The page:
In my last post I argued that if we don’t start making some substantial changes to the history curriculum, we’ll be in a world of trouble before too much longer. I’m not a fan of those who simply predict doom without offering possible solutions. Now that the semester is over and I have more than ten minutes to think about something other than the most pressing item on my todo list, I want to propose my own possible solution to getting us out of the corner we have largely painted ourselves into.
Just to be clear from the outset, I am not going to propose what the content knowledge of that curriculum ought to be. I think that faculty in high school and postsecondary history departments around the world will continue to make very interesting decisions about the content of their courses and their curricula. My thinking, that I’m going to lay out in a series of posts over the next few days, is about the procedural knowledge we need to be teaching our students so that they can prosper in the information and service economy they will live in once they graduate.
Also, I feel the need to stipulate that I am specifically not proposing that we discontinue teaching our students analytical writing about the past or traditional research skills (e.g., how to locate and analyze primary sources). These are essential components of the history curriculum. But, as I have argued previously in this blog, these cannot be the only skills we teach and it is not necessary that every course we offer be based, at least in part, on teaching these skills. There is more to success in the economy our students will live in than being able to write a really good five-page paper based on primary sources.
My proposal for additions to the history curriculum of the future can be summed up in just four words: Making, Mining, Marking, and Mashing.
In the posts that follow in this series, I will elaborate on each of these for core concepts that I think will form essential foundations of the curriculum we ought to be developing in the coming years. Yes, students will still be required to find and analyze primary sources, to form arguments, and to place those arguments (and the sources they find) into a larger conversation among scholars. But those skills alone will position our students ideally for the economy of 1993, not the economy of 2013, much less 2023. If we want to be true to ourselves as educators and true to our students’ needs and expectations, we need to admit that the skills we have been teaching them since the late 1890s are no longer sufficient preparation for the world those students will live in once they graduate.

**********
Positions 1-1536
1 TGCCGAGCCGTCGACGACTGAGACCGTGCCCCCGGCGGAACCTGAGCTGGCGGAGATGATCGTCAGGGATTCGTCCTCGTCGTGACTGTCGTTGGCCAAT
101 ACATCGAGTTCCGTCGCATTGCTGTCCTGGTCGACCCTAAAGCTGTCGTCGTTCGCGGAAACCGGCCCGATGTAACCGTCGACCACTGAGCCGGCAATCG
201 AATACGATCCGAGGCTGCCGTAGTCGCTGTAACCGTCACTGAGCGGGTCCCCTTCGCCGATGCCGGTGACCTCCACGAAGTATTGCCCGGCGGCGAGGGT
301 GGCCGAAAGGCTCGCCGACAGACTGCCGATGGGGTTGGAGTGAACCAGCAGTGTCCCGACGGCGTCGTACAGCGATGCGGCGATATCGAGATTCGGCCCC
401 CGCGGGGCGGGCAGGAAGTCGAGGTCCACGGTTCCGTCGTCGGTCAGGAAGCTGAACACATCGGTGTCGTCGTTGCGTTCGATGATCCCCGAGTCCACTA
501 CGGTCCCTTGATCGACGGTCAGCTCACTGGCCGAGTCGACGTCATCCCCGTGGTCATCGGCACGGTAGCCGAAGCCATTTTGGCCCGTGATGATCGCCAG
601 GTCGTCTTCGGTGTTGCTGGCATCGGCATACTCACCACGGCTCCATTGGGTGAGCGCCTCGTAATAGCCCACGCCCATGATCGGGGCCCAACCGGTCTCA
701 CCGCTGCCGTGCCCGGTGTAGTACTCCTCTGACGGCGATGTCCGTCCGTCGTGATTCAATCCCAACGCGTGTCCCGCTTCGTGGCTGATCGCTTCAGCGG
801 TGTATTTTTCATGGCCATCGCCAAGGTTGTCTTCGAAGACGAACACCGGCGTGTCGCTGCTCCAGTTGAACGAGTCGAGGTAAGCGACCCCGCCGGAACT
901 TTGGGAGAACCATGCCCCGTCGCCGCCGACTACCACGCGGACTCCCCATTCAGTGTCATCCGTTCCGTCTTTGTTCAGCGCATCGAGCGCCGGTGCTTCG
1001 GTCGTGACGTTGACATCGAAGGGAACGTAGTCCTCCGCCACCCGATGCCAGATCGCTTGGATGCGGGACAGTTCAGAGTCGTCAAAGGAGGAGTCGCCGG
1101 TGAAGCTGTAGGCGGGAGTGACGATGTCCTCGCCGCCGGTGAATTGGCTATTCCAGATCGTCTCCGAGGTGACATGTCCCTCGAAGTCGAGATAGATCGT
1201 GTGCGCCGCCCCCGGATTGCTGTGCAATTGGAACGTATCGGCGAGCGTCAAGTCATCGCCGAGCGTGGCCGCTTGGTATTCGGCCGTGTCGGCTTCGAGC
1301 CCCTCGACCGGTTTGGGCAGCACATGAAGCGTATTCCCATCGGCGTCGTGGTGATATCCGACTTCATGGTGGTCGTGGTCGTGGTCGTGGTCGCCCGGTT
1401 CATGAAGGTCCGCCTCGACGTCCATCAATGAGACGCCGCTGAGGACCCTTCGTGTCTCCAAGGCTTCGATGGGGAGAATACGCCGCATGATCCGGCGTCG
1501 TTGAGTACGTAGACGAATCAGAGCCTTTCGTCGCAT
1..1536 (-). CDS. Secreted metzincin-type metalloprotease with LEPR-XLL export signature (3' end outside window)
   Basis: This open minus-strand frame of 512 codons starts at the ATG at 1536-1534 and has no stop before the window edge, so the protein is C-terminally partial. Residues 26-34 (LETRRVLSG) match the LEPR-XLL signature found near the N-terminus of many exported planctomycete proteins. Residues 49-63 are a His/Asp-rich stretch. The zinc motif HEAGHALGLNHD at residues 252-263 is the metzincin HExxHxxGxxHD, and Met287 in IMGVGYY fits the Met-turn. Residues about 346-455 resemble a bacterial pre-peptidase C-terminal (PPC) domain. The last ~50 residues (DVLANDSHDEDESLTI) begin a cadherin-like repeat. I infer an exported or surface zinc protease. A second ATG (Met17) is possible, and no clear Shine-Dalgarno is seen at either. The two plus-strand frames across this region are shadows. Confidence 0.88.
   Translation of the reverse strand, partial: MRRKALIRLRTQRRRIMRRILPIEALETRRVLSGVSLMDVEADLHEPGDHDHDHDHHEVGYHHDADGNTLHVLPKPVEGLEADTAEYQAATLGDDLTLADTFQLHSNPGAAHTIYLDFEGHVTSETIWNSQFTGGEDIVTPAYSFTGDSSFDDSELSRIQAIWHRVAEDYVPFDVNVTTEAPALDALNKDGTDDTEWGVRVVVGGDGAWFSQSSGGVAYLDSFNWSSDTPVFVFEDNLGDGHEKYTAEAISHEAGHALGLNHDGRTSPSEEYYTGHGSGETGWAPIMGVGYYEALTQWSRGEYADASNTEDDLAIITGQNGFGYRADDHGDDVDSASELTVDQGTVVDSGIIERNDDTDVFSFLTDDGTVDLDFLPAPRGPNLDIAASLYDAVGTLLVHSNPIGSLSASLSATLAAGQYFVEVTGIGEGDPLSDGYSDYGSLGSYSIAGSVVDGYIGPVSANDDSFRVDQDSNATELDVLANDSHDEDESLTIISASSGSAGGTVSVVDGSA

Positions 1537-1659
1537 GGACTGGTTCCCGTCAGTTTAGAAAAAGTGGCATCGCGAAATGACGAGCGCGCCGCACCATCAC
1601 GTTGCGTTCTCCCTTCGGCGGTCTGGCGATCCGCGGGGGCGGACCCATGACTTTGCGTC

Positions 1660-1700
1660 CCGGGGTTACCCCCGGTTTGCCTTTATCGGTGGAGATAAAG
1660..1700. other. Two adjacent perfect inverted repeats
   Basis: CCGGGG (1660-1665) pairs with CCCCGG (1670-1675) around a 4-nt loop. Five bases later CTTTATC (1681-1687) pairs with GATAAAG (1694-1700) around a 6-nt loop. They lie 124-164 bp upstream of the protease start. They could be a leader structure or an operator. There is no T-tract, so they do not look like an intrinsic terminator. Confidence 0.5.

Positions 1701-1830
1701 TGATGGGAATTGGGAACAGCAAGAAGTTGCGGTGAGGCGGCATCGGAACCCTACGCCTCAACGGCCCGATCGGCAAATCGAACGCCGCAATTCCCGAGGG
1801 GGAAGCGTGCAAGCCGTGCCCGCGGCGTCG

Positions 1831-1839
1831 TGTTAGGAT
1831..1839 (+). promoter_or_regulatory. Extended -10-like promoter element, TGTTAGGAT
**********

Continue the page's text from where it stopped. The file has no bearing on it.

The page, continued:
You may not agree with me on the Four Ms of the future history curriculum, and if you don’t, I hope you’ll express that disagreement in very specific terms here or elsewhere (and then link back here). But I do think that you should at least consider that the very fact that we have been teaching history much the same way for more than 100 years is, in and of itself, a fact worth reflecting on. The world has changed an awful lot in the last 100 years and the fact that our teaching has changed so little in that century should give all of us pause.
So, read on as this series of posts unrolls, think about what I’m proposing, and let me know what you think. If you are at the American Historical Association annual meeting or at THATCampAHA in New Orleans, by all means track me down and tell me what you think in person. I also strongly suggest reading the Top Ed Tech Trends of 2012 by Audrey Watters of HackEducation. Much of my thinking on the history curriculum ten years hence has been influenced by Audrey’s writing about educational technology.